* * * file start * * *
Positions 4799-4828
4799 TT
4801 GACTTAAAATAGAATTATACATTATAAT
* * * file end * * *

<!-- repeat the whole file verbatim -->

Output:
Positions 4799-4828
4799 TT
4801 GACTTAAAATAGAATTATACATTATAAT